10                        We now address Parker’s claim that his transfer to a Minnesota prison constitutes a new factor warranting sentence modification.  A new factor is a fact or set of facts highly relevant to the imposition of sentence but not known to the trial court at the time of sentencing, either because it was not then in existence or because, even though it was then in existence, it was unknowingly overlooked by all of the parties.  State v. Kluck, 210 Wis. 2d 1, 7, 563 N.W.2d 468 (1997).  To justify sentence modification, the new factor must operate to frustrate the purpose of the sentencing court’s original intent.  State v. Michels, 150 Wis. 2d 94, 97, 441 N.W.2d 278 (Ct. App. 1989).  Whether a set of facts or circumstances is a new factor is a question of law we review independently.  State v. Franklin, 148 Wis. 2d 1, 8, 434 N.W.2d 609 (1989).

                        11                        Parker contends that his transfer out of state is a new factor that frustrates the purpose of his sentence because his placement no longer coincides with the judgment of conviction confining him to “Wisconsin state prisons.”  Parker’s reliance upon these words is excessively literal and finds no support in the case law.  In Evers, we held that such language simply identifies the initial place of imprisonment for those who are imprisoned for more than one year.  Evers, 2000 WI App 144 at ¶12.  It creates neither a right of inmates to remain in Wisconsin institutions nor a restriction on the authority of the department to place inmates outside of Wisconsin when appropriate.  Id.; see also Lambert, 35 F. Supp. 2d at 1132.  Consequently, Parker’s transfer to a Minnesota prison does not violate his judgment of conviction.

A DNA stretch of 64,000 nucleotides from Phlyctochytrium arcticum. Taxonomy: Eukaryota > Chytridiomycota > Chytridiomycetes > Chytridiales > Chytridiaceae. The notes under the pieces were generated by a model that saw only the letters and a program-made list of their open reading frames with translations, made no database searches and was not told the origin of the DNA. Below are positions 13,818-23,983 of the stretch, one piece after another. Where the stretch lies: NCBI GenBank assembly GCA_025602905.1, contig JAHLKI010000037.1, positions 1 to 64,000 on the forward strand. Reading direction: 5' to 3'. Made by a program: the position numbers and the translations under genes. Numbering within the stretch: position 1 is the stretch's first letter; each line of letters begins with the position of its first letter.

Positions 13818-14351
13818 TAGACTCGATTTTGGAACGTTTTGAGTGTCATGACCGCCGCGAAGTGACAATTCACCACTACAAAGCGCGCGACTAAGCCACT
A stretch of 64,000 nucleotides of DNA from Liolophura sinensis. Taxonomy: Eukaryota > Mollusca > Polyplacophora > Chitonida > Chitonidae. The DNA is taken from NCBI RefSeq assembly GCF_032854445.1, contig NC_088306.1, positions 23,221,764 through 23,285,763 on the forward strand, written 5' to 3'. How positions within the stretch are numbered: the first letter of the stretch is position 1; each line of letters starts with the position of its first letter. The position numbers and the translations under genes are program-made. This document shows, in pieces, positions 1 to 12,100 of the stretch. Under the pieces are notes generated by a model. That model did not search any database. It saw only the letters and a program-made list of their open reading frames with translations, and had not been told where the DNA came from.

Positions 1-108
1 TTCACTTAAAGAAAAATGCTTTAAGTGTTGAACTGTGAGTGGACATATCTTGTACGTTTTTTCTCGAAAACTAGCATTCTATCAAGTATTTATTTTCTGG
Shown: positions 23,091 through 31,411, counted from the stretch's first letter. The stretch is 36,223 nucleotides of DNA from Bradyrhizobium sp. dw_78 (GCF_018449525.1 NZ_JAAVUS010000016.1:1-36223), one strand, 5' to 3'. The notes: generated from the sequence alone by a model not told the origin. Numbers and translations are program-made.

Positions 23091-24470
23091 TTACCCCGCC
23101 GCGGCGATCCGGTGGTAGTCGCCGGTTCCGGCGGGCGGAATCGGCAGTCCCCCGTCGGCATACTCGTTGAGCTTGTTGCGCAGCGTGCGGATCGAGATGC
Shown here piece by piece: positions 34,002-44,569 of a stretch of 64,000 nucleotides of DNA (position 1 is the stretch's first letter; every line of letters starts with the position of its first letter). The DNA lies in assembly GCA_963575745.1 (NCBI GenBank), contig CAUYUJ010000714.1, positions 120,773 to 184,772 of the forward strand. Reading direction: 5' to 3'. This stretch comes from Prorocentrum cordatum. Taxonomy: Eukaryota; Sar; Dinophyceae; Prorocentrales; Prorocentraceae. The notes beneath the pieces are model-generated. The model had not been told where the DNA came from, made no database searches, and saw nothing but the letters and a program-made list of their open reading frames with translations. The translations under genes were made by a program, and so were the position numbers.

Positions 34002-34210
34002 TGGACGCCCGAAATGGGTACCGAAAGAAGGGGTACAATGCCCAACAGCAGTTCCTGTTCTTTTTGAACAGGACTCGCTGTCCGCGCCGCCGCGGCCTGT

12                        Moreover, in reviewing the sentencing transcript, there is no indication that serving a portion of his term in a Minnesota prison, as opposed to a Wisconsin one, somehow frustrates the original intent of the trial court’s sentence.  Indeed, the transcript makes clear that the court was primarily concerned about protecting the public from the violent conduct demonstrated by Parker in the case before it and his criminal history.  The sentence was based on the gravity of the offense, the need for protection of the public, and Parker’s need for reform.  Accordingly, we reject his claim.

                        13                        In conclusion, we hold that the transfer of Parker to a prison in Minnesota is not a breach of his plea agreement or a new factor meriting sentence modification.  The order of the trial court is affirmed.

            By the Court.—Order affirmed.


[1]  At the time of the commission of this crime, Parker had walked away from a prerelease center where he was serving time for aggravated assault with a baseball bat.

[2]  All references to the Wisconsin Statutes are to the 1999-2000 version unless otherwise noted.

[3]  1997 Wis. Act 27 expanded the authority of the Department of Corrections to contract for the transfer and confinement of Wisconsin inmates at public and private facilities in all other states.  Neither the 1991-1992 version nor the current version of Wis. Stat. § 301.21 limits transfers of inmates to those who consent.

[4] Nor could a prosecutor or court bind the Department of Corrections by such a promise.